Having played at the highest level in English football, as well as for a number of reputable clubs, what does Leroy feel his time in the game has taught him and what has he enjoyed the most?
“I think the best thing is getting to go to different places and experiencing other cultures. You learn about people you’d never get the chance to if you were just at home.
“It’s just important to love every minute and the ups and downs. It’s a great career so just enjoy it and keep believing in yourself.
“Playing football is the best thing in the world.”
As alluded to at the beginning of the article, most people with a keen interest in the English game are aware of Leroy by now. Naturally, those who don’t know him on a personal level will be unaware of his interests away from football and the facets there are to his character.
“I listen to a lot of music. I also watch a lot of documentaries and I like learning about history, war and politics.
“I know it’s a bit boring but you get a lot of time after training! I do things with my friends and family too, just normal stuff, I like spending time with my people.”
Every supporter has their opinion on individual players, whether they are wearing their team’s colours, representing the opponents, or otherwise. What really tends to paint an intriguing picture, however, is to hear from the players themselves on what they think of their fellow pros. This regular closing question gets the inside track from the interviewee on the ones who have impressed them the most and what specifically sets them apart.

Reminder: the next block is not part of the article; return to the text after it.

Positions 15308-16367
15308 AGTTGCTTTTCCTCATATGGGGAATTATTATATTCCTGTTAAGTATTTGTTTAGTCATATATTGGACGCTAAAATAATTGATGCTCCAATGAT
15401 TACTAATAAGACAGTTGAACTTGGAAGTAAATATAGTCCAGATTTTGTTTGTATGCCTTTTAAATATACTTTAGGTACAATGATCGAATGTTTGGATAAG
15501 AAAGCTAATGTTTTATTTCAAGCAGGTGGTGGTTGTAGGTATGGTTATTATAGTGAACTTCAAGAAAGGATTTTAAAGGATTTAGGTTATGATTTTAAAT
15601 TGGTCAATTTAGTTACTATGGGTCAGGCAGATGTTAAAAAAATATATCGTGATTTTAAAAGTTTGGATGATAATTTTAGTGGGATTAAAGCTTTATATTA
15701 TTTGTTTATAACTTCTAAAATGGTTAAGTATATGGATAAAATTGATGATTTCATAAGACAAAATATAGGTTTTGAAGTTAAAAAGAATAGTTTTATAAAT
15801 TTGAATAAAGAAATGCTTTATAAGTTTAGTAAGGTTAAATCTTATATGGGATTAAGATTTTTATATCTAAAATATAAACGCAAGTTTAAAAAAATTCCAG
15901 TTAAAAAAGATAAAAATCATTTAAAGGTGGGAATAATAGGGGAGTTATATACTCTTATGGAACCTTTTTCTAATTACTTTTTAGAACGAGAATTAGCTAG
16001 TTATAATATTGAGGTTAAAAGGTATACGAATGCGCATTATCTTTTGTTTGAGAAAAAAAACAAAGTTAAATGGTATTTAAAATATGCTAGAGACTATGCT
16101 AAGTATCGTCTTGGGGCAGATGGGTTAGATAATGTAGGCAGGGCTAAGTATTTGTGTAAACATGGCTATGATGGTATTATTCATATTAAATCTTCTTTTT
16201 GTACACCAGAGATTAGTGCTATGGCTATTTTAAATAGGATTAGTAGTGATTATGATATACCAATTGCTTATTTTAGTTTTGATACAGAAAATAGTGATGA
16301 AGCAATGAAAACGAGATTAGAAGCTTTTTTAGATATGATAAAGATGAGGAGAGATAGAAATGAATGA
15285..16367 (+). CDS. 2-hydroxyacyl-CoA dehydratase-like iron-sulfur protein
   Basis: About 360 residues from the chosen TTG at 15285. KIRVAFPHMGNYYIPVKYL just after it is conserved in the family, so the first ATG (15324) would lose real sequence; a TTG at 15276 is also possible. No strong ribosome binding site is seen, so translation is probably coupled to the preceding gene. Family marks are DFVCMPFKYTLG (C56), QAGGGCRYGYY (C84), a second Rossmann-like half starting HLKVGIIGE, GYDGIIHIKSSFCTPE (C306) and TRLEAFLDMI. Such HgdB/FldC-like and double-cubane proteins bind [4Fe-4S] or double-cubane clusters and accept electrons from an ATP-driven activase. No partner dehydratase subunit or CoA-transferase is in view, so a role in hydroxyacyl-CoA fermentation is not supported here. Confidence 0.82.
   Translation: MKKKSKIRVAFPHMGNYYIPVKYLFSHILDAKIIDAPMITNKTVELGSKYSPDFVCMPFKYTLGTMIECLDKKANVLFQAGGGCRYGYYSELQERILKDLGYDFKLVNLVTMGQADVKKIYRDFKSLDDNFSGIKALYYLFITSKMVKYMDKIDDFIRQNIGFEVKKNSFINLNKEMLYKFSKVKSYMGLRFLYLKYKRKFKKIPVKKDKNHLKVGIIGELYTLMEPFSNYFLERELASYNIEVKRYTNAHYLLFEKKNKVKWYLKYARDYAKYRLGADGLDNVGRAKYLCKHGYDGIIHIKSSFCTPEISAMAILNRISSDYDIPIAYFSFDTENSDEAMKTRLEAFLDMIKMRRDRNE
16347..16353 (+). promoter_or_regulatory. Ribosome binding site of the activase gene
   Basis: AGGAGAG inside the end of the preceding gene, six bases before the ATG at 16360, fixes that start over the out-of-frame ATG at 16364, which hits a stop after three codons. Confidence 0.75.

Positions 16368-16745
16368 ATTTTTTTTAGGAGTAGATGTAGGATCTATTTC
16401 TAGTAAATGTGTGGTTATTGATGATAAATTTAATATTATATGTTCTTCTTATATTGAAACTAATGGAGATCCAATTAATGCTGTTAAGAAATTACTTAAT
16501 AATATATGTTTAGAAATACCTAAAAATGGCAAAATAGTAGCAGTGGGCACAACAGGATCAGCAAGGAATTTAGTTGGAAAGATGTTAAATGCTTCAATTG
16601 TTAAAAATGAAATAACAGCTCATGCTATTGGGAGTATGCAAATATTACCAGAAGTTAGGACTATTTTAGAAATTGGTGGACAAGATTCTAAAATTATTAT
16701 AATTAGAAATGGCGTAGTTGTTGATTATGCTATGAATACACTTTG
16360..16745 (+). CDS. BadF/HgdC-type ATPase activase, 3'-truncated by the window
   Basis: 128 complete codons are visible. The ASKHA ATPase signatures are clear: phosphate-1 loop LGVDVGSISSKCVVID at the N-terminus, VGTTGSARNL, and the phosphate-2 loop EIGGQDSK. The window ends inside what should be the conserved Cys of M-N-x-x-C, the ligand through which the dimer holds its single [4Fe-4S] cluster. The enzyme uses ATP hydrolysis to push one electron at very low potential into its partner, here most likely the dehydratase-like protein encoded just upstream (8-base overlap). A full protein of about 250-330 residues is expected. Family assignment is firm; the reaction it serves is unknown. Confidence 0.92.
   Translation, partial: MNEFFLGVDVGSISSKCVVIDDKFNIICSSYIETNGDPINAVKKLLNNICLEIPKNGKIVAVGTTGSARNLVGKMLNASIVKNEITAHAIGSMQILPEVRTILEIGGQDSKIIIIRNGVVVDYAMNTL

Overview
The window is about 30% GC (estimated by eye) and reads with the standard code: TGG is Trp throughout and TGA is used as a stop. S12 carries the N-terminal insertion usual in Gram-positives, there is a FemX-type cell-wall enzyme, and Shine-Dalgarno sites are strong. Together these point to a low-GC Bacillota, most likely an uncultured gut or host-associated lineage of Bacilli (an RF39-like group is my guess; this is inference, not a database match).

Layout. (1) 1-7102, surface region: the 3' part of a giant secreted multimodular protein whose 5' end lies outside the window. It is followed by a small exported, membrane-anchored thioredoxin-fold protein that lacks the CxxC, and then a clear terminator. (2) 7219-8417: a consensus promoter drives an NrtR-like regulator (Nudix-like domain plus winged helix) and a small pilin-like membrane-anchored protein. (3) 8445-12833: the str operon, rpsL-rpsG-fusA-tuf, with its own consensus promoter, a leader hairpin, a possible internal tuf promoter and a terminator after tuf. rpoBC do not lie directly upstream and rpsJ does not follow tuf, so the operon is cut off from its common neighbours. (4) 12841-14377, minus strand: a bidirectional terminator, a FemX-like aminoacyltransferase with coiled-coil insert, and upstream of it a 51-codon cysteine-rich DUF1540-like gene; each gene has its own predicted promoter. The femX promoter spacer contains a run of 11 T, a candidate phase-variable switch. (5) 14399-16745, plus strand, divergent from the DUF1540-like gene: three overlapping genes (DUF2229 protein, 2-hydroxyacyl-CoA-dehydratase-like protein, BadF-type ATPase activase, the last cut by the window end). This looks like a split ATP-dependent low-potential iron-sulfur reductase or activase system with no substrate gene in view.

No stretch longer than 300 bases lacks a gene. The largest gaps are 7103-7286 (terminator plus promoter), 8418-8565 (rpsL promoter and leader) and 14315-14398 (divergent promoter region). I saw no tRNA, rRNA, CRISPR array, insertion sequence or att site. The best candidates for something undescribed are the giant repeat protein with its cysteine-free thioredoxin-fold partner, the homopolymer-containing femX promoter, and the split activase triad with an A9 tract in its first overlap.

Each player on here is asked to put themselves into a 5-a-side team and to select four of the best they have ever worked with to complete the line-up. Here is Leroy to introduce his team and it begins with England’s current number one and a story from before the Premier League titles, the international caps, and the shampoo adverts!
“My goalkeeper would be Joe Hart. I remember the first time we met up with the Under-21s and he wasn’t even the number one then.
“We were in training and I had the ball outside the box. He started shouting ‘go on then, shoot at me!’ and I put it straight into his arms!
“I could see then this guy was quality and he’s doing pretty well for himself now. My defender – Ashley Williams.
“I think he’s one of the best in the Premier League and he’s a top guy and a great leader. He’s definitely my number one defender that I’ve played with.
“Midfield – I need a righty in there. I’ll go for Steve Sidwell, I’ll put him in.
“He’s tough, he works hard and sets up and scores goals too. I need a tricky little guy in there and there’s only one – Wayne Routledge.
“I played against him from when I was young so I’ve known him for a long time.”